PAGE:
At the time of the incident, Branham was on federal supervised release for a weapons charge, according to U.S. Attorney M. Rhett DeHart‘s office. Branham has a long criminal history, including convictions for indecent exposure and assault and battery.
Branham first contacted the 13-year-old girl from Kentucky through the online streaming app UpLive on May 16, 2020, according to court records.
He told her that he was a 16-year-old boy named Mystic and convinced her to contact him through the Google Due video chat app, according to online court documents.
The girl immediately noticed that he looked much older than 16 during the video chat. Branham tried to tell her that he had a genetic condition that made him look older, but the girl hung up, according to court documents.
Branham then started to harass and threaten the 13-year-old, according to online court documents (below).3-1
He told her he would “hack her shit” if she didn’t get on Google Duo with him when he asked. He said he would use her phone number to find her location, federal court documents said.
“You know I have your number, so your address is not that hard to find, do you really want to try me?” Branham texted.
After multiple threats and phone calls, the 13-year-old called Branham.
“This is what you’re going to do, show me your body or else I am going to find your address,” he told the 13-year-old, according to federal documents.
Terrified, the 13-year-old complied and then Branham exposed his penis, according to court documents.
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Branham then threatened the girl again and told her to perform sex acts on herself, according to court documents. She ended the call.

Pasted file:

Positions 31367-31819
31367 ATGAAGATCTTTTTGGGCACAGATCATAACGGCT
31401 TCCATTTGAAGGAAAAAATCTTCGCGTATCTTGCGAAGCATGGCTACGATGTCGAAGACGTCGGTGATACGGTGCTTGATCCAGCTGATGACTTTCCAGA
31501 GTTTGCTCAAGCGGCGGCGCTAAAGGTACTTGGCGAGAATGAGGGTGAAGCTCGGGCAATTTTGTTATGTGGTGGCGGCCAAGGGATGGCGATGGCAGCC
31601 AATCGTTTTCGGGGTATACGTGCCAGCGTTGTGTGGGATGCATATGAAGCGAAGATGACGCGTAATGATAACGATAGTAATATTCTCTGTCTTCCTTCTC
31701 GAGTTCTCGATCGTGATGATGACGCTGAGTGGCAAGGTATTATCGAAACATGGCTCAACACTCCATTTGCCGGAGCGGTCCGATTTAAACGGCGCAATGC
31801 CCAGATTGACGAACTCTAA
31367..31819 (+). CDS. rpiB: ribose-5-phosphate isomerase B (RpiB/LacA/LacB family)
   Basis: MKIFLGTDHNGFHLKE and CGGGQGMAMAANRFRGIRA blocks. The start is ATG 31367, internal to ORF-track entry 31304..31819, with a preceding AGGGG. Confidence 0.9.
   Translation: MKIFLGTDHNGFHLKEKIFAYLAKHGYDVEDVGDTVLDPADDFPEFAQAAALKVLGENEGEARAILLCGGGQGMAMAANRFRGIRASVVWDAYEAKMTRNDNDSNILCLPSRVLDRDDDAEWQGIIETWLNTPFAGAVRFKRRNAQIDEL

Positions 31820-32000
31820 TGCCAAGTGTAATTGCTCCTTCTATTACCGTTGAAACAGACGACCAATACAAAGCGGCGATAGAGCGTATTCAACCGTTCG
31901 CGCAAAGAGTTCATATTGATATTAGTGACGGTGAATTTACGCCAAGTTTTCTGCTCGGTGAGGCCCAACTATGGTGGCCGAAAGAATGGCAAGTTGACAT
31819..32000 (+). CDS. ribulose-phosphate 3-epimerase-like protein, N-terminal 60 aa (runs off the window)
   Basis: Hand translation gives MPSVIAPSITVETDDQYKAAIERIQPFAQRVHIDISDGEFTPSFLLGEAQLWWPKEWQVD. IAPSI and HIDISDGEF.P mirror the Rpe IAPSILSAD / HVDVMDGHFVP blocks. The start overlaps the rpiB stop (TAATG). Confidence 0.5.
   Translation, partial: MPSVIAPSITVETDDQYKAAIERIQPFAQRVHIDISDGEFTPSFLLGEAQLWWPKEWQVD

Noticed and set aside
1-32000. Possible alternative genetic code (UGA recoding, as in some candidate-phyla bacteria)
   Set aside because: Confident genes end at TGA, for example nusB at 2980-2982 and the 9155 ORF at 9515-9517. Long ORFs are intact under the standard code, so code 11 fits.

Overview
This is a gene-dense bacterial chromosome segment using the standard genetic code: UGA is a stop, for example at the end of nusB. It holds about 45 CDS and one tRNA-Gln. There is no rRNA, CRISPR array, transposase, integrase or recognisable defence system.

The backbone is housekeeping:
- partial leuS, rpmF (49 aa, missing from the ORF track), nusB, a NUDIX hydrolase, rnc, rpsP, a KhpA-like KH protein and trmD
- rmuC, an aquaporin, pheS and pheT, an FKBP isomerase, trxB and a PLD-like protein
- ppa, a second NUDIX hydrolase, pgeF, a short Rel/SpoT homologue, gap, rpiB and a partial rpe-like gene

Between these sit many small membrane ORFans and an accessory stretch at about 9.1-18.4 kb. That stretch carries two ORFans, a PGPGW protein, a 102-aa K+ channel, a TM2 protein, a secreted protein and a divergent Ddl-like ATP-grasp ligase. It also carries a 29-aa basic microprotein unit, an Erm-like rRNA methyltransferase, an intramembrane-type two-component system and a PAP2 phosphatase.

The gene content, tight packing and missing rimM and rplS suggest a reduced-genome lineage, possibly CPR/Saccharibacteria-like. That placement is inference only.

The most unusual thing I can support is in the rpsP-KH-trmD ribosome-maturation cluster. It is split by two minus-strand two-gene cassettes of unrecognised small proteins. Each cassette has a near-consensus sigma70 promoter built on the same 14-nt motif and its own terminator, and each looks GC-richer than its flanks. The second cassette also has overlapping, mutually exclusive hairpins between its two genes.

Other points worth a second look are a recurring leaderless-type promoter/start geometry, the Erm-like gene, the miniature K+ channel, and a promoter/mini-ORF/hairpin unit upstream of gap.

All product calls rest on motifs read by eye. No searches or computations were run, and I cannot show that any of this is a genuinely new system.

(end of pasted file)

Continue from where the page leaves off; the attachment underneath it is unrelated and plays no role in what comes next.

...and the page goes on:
The 13-year-old ran to her mother’s room crying and told her about the incident.
The girl’s parents contacted Branham, who then falsely claimed to be a state trooper and said his two sons were responsible for contacting the girl.
A family friend then contacted Branham a.k.a. “Mystic” through a fake name and phone number on UpLive and captured a screenshot of his face to give to police.
The family then reported Branham to the police, who traced Branham’s cell phone number to his home on Peachtree Road in Cheraw, South Carolina.
Federal agents also discovered Branham did Google searches for “teenage camel toe,” according to online records.
He was arrested and charged a week later.
Branham “admitted to engaging in similar interactions with minors on more than thirty occasions and admitted to having had sexual intercourse with a minor when he was 29 years old,” according to the U.S. Attorney’s Office.
Branham received no additional time for violating his federal supervised release.
After he serves the 60-month sentence, Branham will be supervised by the court for three years and will be required to register as a sex offender.
There is no parole in the federal system.
Assistant U.S. Attorney Derek Shoemake prosecuted the case, which was investigated by the United States Secret Service, the South Carolina Attorney General’s Office ICAC task force, and the Kentucky Attorney General’s Office ICAC task force.
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